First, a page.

Discover how to make hospitalisation as stress free for the dog as possible.
Where a dog needs to be hospitalised, there are lots of things that can be done to make the experience as stress-free as possible.
Dog Friendly Clinic ward systems should consist of individual kennels that allow dogs to stand up, turn around and lie fully stretched in lateral recumbency without coming into contact with ceilings or walls.
Ideally, kennelling should be species-specific and consideration should be given as to whether a dog will benefit from being kennelled at floor level or at height, on an individual basis. Some dogs may benefit from being kennelled at height due to their medical or surgical condition, and this can also benefit the physical health of the clinical team. Other dogs might find being lifted and examined at height stressful, and would therefore prefer being kennelled at floor level where they can easily walk in and out.
Situating dogs in kennels will be decided by clinical staff so that eye contact is avoided while dogs are hospitalised. For example, by not being kennelled directly opposite each other.
Of course, this isn’t always possible, so visual screening aids can be used to put partitions between species and obscure visual access in the very least. Barriers can also provide a dog with choice. For example, securing a towel across half a kennel-front offers the opportunity for an individual to avoid the sight of any other dogs.
If possible, the ward system should be soundproofed, and staff should be able to adjust the temperature, ventilation, and lighting levels. And where dogs are hospitalised for more than 24 hours there should be a period of time overnight, during which sound and light levels are minimised to optimise the opportunity for sleep.
Bedding material should be comfortable and deep enough that all body parts may be protected and supported in recumbency. The bedding material should also enable any fluids to drain and be checked and changed regularly to avoid soiling the dog’s coat.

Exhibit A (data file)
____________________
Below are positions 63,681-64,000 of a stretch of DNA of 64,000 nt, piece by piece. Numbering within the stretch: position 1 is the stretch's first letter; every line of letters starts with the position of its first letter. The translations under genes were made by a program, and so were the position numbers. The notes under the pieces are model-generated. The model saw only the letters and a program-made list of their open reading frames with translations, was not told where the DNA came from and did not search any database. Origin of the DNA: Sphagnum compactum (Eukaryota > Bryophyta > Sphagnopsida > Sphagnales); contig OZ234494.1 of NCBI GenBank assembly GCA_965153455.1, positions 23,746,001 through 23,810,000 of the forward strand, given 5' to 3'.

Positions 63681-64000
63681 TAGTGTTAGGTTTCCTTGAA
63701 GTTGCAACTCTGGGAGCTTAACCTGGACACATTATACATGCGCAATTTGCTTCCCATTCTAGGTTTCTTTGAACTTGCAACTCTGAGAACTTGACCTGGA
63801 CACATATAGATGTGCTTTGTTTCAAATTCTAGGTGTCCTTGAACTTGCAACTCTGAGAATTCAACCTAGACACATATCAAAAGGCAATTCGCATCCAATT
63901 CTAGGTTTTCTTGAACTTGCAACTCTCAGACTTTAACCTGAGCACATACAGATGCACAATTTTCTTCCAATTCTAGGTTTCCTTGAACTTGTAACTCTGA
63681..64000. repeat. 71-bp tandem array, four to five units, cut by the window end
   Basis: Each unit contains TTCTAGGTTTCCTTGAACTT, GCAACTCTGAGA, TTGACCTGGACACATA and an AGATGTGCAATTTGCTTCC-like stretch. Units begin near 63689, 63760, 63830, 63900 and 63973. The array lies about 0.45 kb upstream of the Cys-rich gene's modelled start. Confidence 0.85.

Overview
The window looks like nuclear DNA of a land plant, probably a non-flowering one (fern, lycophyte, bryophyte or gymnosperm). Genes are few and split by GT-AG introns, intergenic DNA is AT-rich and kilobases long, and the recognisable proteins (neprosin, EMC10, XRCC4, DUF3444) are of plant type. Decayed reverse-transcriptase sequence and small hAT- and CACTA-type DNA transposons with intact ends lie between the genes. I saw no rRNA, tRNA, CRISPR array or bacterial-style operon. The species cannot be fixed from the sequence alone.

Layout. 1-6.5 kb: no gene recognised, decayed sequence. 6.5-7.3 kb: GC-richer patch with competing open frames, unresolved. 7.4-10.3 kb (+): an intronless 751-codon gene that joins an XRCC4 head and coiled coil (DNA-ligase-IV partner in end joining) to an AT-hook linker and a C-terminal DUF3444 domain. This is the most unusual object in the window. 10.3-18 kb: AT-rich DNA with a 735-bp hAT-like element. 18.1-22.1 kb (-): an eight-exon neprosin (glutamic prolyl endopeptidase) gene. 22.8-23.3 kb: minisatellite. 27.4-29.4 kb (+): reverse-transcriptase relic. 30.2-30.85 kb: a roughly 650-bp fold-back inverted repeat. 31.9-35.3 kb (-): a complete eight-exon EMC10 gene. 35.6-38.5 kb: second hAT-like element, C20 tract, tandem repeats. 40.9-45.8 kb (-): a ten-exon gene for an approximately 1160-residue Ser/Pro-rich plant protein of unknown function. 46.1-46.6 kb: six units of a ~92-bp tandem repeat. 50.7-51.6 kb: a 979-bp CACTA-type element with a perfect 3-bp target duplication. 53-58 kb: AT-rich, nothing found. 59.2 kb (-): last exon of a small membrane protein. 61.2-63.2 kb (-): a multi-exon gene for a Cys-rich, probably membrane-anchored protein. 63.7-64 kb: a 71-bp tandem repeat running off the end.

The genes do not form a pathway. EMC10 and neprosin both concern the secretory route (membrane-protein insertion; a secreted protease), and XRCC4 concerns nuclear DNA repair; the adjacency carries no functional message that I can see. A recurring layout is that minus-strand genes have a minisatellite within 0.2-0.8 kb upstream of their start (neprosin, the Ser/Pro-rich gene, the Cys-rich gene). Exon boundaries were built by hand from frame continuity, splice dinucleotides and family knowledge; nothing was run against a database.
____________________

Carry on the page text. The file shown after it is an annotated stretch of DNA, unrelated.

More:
Additionally, orthopaedic mattresses are available to offer further joint support for non-ambulatory patients while hospitalised.
Regular toileting opportunities are essential for all dogs and may need to increase in frequency if their symptoms include polydipsia and polyuria. As well as when receiving intravenous fluid therapy or medications that might increase fluid throughput.
Dogs should also ideally have outdoor access for appropriate activity dependent upon their mobility, age, and health, and for regular toileting. Ideally, these will have different urine substrates available.
For example, grass, soil and/or gravel. Asking owners upon admission whether their dog has a substrate preference for urination can be helpful, particularly with bitches who prefer to urinate on grassy areas.
A pre-hospitalisation questionnaire could be included within the admittance and general anaesthetic permissions, to establish the additional information required to design the hospitalisation plan. It should include as much of the normal daily home routine as possible.
Suggested additional information for the hospitalisation plan:
Medication or treatment requirements
How they normally have tablets (e.g. in food), type of treats they have, whether they use a pill popper, if there are any issues.
Make and type of food they have, size and timing of meals, types of bowls used for food and water, their preferred treats, whether there are any allergies and if they are hand-fed or not.
Normal daily exercise routine including duration and times.
Favourite play, types of games, activity feeders, toys, stroking and petting preferences.
Whether they are nervous, have noise phobias, or dislike certain people or animals.
Frequency, type of brush or comb, main areas and method, plus areas to avoid, if any.
Preferred substrate and normal daily routine, owner's specific verbal cue for toileting, such as 'do you need a wee-wee?'.
Where dogs are hospitalised for more than 24 hours, enrichment should be offered.